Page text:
Philosophy 76 (1):127-136 (2001)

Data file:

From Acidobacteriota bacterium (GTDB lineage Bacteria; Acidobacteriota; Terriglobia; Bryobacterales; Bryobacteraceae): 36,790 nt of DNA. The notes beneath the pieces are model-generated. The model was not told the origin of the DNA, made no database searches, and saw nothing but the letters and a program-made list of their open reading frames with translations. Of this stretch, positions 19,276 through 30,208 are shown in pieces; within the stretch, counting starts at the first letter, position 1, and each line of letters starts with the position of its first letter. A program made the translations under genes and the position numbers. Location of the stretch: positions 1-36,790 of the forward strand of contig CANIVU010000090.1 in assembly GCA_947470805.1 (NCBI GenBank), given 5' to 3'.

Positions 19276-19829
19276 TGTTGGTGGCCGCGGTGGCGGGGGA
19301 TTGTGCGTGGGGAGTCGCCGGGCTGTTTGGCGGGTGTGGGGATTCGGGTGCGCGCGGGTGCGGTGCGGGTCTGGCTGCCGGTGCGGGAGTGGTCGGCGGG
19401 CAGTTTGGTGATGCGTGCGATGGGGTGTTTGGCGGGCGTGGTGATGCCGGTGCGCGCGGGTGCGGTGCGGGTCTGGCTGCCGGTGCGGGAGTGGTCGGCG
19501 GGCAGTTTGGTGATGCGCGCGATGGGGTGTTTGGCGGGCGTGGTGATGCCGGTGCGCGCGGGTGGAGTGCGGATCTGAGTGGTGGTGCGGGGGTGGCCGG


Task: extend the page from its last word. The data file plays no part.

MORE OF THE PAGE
|Abstract||I argue that Goodman's puzzle of grue at least poses no real challenge about inductive inference. By drawing on Stove's characterisation of Hume's characterisation of inductive inference, we see that the premises in an inductive inference report experienced impressions; and Goodman can be interpreted as posing a real challenge about inductive inference only if we treat an epistemic subject's observations more as logical contents and less as experienced impressions. So, even though the grue puzzle was effective against its stated logicist targets, it is not thereby an enduring difficulty regarding experience's ability to impart epistemic justification via inductive evidence.|
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